Genes

A gene is the basic physical and functional unit of heredity. Genes are forms of DNA. DNA is a collection of chemical information that carries the instructions for making the proteins a cell will need. DNA contains the biological instructions that make each species unique. They give instructions for a living being to make molecules called proteins. Each gene contains a single set of instructions. They achieve their effects by directing the synthesis of proteins. These instructions usually code for a particular protein.

Humans have about 20,000 genes that code proteins and many more that are non-coding. Every person has two copies of each gene, one inherited from each parent. Half of a person’s genes come from the mother. The other half come from the father. They contain the instructions for our individual characteristics – like eye and hair color.

Definition – a hereditary unit that occupies a specific position (locus) on a chromosome. Other definitions are ways the gene showed itself:

  1. A unit which has one or more specific effects on the phenotype of an organism;
  2. A unit that can mutate to various alleles;
  3. A unit that recombines with other such units.

Modern definitions must take note of later discoveries. There are now two classes of genes:

  1. genes that are transcribed into RNAs and are translated into polypeptide chains.
  2. genes whose transcripts (tRNAs, rRNAs, snRNAs) are used directly. These are operators which serve as ‘regulatory sequences’ during transcription and translation of the DNA.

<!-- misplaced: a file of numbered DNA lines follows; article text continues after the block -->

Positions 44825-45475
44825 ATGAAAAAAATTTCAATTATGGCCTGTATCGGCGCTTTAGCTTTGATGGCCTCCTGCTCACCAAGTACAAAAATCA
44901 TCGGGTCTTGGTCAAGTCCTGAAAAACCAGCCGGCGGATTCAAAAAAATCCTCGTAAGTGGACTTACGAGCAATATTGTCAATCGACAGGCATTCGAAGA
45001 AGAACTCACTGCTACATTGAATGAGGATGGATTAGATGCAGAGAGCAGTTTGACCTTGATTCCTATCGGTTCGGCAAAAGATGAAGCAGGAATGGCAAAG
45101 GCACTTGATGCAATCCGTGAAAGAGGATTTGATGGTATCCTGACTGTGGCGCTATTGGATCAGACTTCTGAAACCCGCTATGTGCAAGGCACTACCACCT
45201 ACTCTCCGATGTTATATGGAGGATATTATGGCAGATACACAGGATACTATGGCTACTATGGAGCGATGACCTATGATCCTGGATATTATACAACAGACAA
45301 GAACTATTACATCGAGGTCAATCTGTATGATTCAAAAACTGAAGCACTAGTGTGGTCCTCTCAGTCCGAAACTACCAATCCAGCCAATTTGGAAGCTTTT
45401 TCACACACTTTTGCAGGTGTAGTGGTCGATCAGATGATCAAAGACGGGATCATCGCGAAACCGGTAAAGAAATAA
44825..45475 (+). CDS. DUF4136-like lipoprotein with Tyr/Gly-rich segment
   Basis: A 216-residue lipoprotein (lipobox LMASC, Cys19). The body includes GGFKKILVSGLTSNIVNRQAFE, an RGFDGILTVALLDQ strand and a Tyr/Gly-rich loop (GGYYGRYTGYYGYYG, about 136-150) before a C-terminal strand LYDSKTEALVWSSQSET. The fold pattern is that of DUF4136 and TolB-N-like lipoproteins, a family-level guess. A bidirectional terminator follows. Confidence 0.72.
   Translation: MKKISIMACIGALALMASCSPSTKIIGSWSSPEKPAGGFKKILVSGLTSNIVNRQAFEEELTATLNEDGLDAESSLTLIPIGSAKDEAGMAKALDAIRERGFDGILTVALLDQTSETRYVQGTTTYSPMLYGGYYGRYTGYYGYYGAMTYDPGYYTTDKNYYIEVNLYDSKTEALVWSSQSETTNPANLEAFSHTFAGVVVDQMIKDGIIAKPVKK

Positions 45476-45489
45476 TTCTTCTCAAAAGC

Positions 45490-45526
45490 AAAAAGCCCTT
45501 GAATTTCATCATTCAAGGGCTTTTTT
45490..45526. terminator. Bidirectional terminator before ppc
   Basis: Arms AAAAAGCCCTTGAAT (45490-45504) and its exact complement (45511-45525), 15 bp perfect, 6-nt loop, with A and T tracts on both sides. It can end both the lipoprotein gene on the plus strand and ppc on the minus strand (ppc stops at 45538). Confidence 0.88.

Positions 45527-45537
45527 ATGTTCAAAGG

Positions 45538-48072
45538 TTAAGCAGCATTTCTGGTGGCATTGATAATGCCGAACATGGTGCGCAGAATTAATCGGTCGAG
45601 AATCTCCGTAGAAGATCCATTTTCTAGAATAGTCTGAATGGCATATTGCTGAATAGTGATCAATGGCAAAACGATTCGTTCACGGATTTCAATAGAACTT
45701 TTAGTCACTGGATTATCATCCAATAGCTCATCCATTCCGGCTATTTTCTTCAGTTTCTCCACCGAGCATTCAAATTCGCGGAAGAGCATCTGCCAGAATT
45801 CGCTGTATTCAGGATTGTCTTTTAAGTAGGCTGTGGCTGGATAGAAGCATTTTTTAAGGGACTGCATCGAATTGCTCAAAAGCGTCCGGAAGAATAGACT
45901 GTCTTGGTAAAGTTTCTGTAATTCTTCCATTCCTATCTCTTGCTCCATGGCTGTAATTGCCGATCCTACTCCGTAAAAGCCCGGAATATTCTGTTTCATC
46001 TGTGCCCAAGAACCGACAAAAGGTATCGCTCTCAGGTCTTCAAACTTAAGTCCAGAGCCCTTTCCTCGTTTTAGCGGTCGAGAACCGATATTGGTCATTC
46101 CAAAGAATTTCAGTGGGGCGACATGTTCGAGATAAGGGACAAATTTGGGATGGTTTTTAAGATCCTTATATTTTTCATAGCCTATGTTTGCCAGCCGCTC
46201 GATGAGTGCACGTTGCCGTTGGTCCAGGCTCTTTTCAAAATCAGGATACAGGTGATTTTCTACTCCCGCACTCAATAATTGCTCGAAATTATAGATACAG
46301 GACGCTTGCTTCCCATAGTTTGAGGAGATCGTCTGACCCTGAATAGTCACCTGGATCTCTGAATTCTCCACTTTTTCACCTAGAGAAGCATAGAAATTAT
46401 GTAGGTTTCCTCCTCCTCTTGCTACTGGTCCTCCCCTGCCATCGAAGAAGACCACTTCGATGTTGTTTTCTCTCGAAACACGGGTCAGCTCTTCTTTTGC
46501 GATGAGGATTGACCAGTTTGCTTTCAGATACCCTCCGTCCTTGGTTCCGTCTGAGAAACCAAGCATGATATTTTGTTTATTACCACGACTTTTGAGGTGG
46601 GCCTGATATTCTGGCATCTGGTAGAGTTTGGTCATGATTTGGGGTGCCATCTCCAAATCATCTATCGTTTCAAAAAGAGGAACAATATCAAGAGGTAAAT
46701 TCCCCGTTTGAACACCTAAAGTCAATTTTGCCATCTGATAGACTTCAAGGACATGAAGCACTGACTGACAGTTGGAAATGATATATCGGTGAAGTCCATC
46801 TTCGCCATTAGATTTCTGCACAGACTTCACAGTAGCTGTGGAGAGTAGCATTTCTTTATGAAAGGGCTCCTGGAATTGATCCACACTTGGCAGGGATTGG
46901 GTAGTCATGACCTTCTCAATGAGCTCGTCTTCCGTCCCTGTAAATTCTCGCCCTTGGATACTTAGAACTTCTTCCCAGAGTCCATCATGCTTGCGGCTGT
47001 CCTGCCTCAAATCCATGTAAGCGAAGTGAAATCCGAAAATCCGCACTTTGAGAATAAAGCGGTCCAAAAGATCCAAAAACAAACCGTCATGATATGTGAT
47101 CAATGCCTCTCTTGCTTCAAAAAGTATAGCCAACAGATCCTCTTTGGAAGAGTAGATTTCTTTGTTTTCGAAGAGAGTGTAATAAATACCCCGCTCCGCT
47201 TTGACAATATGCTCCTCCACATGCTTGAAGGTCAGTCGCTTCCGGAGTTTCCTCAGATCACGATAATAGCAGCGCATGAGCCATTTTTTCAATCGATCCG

What genes do

Each gene has a special job to do. The purpose of genes is to store information. They are passed on from parent to child and are an important part of what decides how children look and act (their biological properties). Genes affect the way our bodies work, including how we look. Our eye, hair and skin color are decided by genes. It is said that genes cause genetic effects in our bodies. All living beings have genes.

For example, let’s say a mother only has genes for brown hair and a father only has genes for red hair. The child will inherit – receive – genes for red hair (from her father) and brown hair (from her mother). The brown hair gene is ‘dominant’ to the red hair gene. This means the child will have brown hair even though she has genes for both red and brown hair. This means only one dominant gene is needed for the child to receive that particular trait, while two recessive genes are needed for one.